Ice Chips & Canoe Quips


George Armstrong was the consummate Leaf

George Armstrong passed away over the weekend at the age of 90. Armstrong was one of the best Maple Leaf players ever to play the game and paved the way for younger Indigenous players to believe that they could also make it to the big leagues. 

A Hall of Famer, George held many Leafs records and hoisted the Stanley Cup four times! In fact, he scored the last goal of the Stanley Cup winning game when the Leafs upset the Montreal Canadiens in 1967, the last cup they ever won. 

Lockdown lowdown on fitness

I sometimes, thankfully, get submissions from people who are on the pulse of sports and fitness around the Island. Last week, I received a missive from one of Mindemoya’s most eager fathers to find activities for his sporty family and the community as well, Michael Bridgeman. He reports that when the stay-at-home order came down from Queen’s Park a couple of weeks ago, the realization that all arenas would remain shuttered descended upon the Island’s hockey playing populace. With no organized games or practices in the foreseeable future, it’s back to the roots of the game for the passionate, to the available makeshift and formal outdoor rinks (ODRs) for individual skaters and familial groups.  

Passing, stick-handling and skating practice is abundant, with the sweat equity to keep the ODRs cleared of snow and ice chips the only cost, and no time limits but available light. You just require the initiative to clear a spot. So a shout out of thanks to Devin Young and Nat Williams, who cleared a sizable patch of Lake Mindemoya that has been put to good use by locals since before Christmas.  

Thanks as well to the town of Assiginack’s Fire Department, who has been flooding their ODR, and to the crew at AOK as well for their more formal (they have boards!) ODR. Is there anything more Canadian than a skate on a frozen pond on a clear, cold, sunny day? Stay safe out there.

Hypothermic Half route of the week!

Next week (specifically February 1) marks the start of the Running Room’s annual Hypothermic Half and 10K. Of course, it has to be virtual, but also means that you don’t have to get up at an ungodly hour and get oneself to Sudbury. In fact, you can run from anywhere you are, from the 1st through to 28th! Their virtual run can be run or walked from any location you choose. You get to run your own race, at your own pace, and at your own time.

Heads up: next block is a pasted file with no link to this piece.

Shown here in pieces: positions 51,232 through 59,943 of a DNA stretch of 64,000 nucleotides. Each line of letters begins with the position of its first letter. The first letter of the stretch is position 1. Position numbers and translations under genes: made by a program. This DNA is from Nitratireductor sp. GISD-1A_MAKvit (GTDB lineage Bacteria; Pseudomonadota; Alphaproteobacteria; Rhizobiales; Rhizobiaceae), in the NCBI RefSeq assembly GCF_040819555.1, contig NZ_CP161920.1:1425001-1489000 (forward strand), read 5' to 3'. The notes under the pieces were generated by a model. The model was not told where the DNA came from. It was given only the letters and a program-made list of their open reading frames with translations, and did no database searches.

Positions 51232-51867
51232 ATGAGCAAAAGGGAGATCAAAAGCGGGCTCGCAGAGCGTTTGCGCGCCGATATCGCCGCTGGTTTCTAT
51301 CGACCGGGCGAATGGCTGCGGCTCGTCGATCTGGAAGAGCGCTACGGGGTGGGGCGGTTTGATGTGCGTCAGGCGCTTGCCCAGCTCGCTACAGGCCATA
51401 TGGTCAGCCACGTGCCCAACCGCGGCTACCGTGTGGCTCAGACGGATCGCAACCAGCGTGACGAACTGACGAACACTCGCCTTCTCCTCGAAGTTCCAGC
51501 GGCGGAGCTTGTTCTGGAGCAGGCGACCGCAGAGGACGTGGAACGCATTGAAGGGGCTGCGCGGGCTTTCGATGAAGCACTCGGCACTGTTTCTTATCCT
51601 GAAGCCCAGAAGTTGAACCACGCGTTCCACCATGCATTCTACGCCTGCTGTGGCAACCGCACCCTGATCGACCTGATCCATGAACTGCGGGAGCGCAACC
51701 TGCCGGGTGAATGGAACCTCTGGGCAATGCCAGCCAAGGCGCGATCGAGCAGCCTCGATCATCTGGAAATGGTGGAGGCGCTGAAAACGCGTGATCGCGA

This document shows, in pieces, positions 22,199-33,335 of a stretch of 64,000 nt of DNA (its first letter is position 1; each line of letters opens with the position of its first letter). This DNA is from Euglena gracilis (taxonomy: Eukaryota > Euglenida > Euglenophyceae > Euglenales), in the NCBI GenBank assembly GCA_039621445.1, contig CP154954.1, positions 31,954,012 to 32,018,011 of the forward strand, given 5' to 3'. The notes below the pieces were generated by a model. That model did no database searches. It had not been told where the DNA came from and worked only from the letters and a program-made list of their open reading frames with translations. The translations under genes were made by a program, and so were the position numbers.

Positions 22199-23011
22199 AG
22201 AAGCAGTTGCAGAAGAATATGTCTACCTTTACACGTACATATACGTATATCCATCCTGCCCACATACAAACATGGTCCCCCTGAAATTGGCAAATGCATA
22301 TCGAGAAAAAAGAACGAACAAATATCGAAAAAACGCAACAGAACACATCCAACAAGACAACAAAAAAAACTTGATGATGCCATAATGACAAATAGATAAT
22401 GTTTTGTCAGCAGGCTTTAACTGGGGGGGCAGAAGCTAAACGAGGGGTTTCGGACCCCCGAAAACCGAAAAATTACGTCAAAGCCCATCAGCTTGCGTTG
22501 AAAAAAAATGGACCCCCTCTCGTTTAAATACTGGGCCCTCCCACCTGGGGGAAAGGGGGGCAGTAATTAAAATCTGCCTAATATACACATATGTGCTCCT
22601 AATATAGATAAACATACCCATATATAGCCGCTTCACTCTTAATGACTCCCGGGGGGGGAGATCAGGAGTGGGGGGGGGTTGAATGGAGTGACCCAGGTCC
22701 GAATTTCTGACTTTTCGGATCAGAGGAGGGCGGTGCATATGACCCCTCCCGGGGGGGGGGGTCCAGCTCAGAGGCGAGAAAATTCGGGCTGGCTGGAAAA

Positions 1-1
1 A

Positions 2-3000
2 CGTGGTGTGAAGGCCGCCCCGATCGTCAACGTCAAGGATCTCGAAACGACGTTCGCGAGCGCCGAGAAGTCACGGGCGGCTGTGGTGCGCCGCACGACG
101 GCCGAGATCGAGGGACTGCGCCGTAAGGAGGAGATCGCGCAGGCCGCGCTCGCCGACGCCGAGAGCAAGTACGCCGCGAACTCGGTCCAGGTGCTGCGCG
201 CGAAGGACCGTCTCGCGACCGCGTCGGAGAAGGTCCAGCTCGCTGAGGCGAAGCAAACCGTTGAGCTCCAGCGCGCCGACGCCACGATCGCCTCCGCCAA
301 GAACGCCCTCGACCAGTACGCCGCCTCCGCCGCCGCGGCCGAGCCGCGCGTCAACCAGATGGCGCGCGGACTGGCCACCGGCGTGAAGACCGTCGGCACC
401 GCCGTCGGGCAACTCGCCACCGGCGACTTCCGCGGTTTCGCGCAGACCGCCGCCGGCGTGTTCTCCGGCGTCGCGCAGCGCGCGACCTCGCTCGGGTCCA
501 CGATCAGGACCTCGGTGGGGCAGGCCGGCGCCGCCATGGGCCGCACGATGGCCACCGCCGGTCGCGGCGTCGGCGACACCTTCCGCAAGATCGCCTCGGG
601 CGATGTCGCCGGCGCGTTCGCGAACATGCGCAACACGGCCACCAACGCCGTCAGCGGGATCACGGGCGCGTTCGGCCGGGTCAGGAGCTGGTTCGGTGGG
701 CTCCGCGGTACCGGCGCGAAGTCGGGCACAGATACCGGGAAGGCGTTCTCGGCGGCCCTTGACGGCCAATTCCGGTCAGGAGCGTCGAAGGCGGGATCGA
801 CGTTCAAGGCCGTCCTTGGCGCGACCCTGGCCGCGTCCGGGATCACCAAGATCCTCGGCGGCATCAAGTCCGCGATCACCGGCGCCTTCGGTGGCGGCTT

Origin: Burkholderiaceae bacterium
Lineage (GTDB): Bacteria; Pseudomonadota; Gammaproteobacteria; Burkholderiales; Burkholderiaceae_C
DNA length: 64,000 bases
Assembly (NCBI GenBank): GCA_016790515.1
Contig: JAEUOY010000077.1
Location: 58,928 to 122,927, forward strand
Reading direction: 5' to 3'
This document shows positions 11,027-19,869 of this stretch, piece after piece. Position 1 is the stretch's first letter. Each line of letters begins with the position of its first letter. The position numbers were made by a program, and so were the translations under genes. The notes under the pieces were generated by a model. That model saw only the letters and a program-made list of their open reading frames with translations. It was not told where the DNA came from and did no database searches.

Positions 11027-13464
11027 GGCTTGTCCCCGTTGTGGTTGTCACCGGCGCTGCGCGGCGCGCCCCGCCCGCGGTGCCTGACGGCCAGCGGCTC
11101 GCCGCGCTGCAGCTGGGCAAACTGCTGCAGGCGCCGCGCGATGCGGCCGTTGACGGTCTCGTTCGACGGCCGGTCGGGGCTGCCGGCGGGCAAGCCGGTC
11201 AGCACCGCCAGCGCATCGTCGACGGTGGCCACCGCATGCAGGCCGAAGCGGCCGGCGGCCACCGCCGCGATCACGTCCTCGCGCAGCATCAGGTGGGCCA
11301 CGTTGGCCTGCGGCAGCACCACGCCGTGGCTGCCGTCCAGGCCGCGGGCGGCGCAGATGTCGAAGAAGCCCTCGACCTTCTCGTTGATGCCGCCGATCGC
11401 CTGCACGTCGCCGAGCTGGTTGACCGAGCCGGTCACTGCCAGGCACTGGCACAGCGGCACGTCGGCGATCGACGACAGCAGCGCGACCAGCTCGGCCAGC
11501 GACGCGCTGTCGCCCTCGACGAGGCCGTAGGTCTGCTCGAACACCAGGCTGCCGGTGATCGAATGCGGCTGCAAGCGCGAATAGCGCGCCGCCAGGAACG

There are no restrictions and your souvenir can be picked up at a Running Room location of your choice (for free) or directly shipped to you for a fee of $15. All participants will receive a limited edition Hypothermic Half marathon souvenir product (details coming soon) and a finisher medal. This is a capped event. Registration will stay open only as long as souvenir products are available.

The Hypothermic Half Marathon and 10K package pickup is tentatively scheduled for early/mid-February and direct-to-home shipments can be expected to arrive in February/March. More details will be released on this closer to the event date.

In last week’s column I described a looped route starting and finishing in Mindemoya. Runners often fall into one of two main divisions in my estimation: ‘loopers’ and ‘out-and-backers.’ Loopers would rather not retread their same path on a training run or race and tend to choose a cyclical course. They love the ever changing scenery and not having to pass that one dog twice, who hears you coming and hides to bark and chase you into clean shorts among other reasons. Out-and-backers have other advantages. They can more easily check their half-way splits if they are going for their PB (personal best). They can judge better when that big hill or sweet descent is coming up.

With that in mind here is this week’s route that would qualify as a 21.1-km half marathon, 10.55-km out-and-backer. In Wiiky, near Wasse Abin Junior School, there is the intersection of Sesame Street and Wikwemikong Way. From there, head east to Rabbit Island Road. Follow it north until the turn-off for King’s Bay Road and follow your tracks back to Sesame Street.

I use the handy website at that allows you to plot a course and it will follow your chosen road and tell you the distance. Of course my stated distances may need to be measured in your vehicle to see if they are accurate. They have been amazingly close in my experience. Do you have a favourite route you would like to share with those in your community? If so, send me the details to the email address below.

A good sport is good for sports.